By Lydia Nusbaum
May 6, 2022 Updated 6:32 P.M. ET
ATLANTA (FLV) – A federal appeals court reinstated Florida’s election integrity law Friday after a judge previously deemed parts of the law unconstitutional.
Florida’s election law (S.B. 90) strengthened voter identification, prohibited the mass mailing of ballots, banned ballot harvesting, and prohibited private money from administering Florida elections.
“Floridians can rest assured that our state will remain a leader in ballot integrity. Elections should be free and fair, and these changes will ensure this continues to be the case in the Sunshine State,” Gov. Ron DeSantis said when he signed the bill in May of 2021.
The League of Women Voters of Florida along with the Black Voters Matter Fund and other groups filed a lawsuit challenging Florida’s Senate Bill 90 when the bill was signed in 2021. The groups claimed it makes it more difficult for Floridians to cast their ballot, with a disproportionate impact on elderly voters, voters with disabilities, students and communities of color.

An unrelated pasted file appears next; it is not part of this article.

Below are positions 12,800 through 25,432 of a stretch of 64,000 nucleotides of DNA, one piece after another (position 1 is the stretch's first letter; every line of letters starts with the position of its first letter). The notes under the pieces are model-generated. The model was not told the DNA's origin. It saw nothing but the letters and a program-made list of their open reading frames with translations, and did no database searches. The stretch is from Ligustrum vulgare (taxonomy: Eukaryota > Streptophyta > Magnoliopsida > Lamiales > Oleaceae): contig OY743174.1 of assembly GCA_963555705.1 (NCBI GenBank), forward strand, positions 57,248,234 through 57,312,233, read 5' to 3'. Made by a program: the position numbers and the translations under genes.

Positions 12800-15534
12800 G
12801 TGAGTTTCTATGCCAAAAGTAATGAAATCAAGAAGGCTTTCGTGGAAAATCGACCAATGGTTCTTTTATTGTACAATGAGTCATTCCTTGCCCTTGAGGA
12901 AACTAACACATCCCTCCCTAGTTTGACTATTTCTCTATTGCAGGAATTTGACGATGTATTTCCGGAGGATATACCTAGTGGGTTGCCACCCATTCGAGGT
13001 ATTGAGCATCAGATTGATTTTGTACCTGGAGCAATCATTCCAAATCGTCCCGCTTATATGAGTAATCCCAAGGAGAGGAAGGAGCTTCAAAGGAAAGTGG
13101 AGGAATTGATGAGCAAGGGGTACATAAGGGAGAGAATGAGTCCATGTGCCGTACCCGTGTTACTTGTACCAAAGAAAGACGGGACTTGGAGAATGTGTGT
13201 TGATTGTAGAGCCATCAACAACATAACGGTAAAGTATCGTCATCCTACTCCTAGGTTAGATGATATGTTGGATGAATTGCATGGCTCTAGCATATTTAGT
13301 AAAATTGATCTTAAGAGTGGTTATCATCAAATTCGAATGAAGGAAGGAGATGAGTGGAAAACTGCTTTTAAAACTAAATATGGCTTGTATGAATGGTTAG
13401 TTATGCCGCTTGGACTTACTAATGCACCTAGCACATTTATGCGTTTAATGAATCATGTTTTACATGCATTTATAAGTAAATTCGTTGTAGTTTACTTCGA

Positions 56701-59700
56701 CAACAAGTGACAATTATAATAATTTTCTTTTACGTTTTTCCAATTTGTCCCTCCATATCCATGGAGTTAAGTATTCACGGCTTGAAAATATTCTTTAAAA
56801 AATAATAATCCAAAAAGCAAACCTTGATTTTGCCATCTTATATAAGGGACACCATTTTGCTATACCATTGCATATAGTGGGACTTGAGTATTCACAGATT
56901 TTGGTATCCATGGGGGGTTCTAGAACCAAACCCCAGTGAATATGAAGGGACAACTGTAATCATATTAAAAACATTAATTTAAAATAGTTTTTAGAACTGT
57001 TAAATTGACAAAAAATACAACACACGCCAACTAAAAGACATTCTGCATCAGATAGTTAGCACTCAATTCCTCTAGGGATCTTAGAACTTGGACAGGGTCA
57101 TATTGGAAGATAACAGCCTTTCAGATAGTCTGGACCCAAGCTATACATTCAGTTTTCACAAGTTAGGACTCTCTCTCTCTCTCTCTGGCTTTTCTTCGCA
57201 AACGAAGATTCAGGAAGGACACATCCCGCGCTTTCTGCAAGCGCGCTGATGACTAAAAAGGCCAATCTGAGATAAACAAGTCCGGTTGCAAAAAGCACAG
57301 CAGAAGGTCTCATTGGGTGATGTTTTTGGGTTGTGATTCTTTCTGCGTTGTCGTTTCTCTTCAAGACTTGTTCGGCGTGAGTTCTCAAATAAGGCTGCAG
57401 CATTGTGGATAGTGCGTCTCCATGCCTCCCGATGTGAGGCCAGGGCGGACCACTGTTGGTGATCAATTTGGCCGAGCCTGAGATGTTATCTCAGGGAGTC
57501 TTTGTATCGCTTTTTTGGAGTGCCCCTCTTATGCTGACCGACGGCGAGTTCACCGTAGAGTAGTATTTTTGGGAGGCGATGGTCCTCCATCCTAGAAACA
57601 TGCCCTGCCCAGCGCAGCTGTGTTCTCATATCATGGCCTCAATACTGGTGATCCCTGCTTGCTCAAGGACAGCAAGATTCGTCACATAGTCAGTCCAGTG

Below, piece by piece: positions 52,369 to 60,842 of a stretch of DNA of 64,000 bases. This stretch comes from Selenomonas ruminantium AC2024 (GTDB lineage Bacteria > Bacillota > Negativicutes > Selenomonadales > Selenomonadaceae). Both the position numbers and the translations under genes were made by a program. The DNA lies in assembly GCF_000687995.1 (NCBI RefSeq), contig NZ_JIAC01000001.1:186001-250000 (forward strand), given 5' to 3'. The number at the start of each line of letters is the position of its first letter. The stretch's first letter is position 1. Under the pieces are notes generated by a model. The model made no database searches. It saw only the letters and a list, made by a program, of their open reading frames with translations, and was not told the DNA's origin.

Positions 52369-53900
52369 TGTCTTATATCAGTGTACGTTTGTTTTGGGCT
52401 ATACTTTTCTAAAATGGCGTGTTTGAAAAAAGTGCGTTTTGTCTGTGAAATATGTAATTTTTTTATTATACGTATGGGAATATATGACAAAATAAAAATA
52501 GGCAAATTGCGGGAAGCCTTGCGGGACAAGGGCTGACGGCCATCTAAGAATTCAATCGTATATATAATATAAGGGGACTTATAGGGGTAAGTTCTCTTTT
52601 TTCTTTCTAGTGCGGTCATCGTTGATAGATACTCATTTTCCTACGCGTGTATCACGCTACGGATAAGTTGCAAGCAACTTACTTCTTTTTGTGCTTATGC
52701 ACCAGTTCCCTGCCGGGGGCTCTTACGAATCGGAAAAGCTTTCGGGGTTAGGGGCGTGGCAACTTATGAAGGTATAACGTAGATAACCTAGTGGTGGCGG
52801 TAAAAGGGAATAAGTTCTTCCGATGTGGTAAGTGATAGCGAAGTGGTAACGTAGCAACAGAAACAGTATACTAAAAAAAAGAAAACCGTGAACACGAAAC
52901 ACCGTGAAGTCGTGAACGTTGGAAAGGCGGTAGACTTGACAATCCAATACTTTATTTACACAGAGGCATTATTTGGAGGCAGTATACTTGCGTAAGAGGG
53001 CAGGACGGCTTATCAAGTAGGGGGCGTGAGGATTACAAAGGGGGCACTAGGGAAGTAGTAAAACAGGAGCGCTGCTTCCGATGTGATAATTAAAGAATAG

In April, U.S. District Judge Mark Walker ruled that parts of the Florida law were unconstitutional and discriminatory.
However, Florida appealed the decision and the U.S. Court of Appeals for the 11th Circuit granted a temporary stay on Walker’s order Friday. The court said the Purcell principle teaches that federal district courts should not enjoin state election laws too close to an election. Florida’s primary election is August 23rd.
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